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Aimed at combating corruption, North Dakota voters pass Measure 1

FARGO – A constitutional amendment that could either combat corruption in North Dakota politics or make it much harder to be politically engaged, depending on which side you believe, went before voters Tuesday, Nov. 6.

In complete but unofficial results., Measure 1 received 54 percent “yes” votes and 46 percent “no” votes with 424 precincts reporting. Some of the strongest support came from Red River Valley counties such as Cass and Grand Forks.

The amendment would, among other things, require the Legislature to pass laws requiring the disclosure of the “ultimate and true source” of money spent on media to influence politics, forbid lobbyists from giving gifts to public officials, forbid politicians from using campaign funds for personal purposes and create an ethics commission to investigate violations.

Opponents, which include business interests as well as some civic groups, primarily attacked the disclosure requirement as being too onerous.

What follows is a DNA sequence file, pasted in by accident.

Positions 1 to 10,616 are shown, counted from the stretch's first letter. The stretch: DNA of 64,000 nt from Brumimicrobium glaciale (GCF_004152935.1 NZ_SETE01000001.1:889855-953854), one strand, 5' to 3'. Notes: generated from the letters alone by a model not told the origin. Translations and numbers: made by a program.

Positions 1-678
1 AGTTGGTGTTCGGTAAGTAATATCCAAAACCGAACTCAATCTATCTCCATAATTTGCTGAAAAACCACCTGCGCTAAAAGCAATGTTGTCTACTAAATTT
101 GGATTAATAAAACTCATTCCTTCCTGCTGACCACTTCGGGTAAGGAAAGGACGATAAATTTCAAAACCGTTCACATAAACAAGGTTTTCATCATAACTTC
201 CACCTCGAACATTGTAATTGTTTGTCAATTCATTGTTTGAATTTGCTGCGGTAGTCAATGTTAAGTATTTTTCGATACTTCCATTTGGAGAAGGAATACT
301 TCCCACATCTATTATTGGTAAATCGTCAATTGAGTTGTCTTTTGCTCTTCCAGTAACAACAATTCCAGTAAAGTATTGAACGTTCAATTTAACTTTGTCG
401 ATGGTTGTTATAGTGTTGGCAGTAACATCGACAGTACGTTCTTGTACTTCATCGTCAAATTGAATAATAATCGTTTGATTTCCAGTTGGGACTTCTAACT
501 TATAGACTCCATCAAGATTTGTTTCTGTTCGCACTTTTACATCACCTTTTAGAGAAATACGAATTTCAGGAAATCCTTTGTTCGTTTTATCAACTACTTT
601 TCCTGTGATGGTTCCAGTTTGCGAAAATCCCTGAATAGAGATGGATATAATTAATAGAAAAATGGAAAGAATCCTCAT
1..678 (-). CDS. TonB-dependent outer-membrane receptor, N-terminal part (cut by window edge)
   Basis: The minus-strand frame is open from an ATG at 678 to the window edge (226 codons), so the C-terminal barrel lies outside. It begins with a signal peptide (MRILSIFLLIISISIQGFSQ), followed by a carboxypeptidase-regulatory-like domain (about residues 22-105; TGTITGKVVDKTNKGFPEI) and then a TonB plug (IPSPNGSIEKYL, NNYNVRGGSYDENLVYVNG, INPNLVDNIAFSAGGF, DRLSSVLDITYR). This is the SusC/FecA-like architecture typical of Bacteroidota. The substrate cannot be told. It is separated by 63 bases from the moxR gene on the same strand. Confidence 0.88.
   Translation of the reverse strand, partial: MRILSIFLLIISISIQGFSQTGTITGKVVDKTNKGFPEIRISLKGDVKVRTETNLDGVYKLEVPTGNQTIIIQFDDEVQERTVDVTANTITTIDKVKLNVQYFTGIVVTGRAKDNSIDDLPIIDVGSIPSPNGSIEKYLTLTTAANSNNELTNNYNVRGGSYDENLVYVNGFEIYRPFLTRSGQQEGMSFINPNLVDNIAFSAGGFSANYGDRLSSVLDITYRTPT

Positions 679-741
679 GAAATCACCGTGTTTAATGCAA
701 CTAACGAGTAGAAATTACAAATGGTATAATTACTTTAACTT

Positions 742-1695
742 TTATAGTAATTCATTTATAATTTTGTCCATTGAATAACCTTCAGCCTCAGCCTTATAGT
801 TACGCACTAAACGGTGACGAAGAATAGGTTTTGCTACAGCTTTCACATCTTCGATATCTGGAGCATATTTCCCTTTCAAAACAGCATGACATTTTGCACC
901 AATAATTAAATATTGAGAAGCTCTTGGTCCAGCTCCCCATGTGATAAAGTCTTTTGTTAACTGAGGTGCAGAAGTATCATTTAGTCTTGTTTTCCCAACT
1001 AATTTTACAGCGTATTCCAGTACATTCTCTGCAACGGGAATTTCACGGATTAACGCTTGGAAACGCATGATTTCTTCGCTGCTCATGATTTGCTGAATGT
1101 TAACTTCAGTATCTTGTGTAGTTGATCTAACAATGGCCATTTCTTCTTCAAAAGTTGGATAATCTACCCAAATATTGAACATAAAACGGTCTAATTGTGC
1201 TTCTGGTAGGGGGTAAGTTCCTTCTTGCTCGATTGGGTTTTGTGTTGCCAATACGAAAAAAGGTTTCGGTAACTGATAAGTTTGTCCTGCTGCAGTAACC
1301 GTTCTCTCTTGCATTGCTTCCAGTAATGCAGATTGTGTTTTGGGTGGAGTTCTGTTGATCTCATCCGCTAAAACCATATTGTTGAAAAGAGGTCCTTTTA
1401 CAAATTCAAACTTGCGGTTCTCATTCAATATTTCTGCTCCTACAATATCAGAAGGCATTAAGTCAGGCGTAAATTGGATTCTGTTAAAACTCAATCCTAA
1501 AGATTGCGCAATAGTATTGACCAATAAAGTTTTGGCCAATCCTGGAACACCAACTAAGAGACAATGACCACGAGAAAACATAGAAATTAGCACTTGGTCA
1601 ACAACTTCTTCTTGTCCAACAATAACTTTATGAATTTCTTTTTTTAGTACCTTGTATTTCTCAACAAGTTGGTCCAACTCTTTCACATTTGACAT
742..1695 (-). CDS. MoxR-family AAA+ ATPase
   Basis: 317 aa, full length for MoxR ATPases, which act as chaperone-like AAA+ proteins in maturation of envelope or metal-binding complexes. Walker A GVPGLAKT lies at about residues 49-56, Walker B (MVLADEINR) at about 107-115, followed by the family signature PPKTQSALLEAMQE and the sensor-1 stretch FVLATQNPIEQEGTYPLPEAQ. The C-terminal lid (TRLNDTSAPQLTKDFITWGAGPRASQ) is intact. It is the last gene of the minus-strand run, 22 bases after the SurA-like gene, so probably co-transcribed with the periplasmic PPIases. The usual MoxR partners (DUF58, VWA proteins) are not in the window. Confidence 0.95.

The American Civil Liberties Union of North Dakota warned it would require a private citizen driving to visit with lawmakers to record every dollar spent on the trip from gas to meals.

The North Dakota Catholic Conference warned it would force the church to turn over a list of all members.

Measure 1 supporters, a bipartisan group of activists, said those warnings were false, pointing to how much authority the measure delegated to lawmakers to make exceptions.

Tu-Uyen Tran
Tran is an enterprise reporter with the Forum of Fargo-Moorhead. He began his newspaper career in 1999 as a reporter for the Grand Forks Herald, now owned by Forum Communications. He began working for the Forum in September 2014. Tran grew up in Seattle and graduated from the University of Washington.
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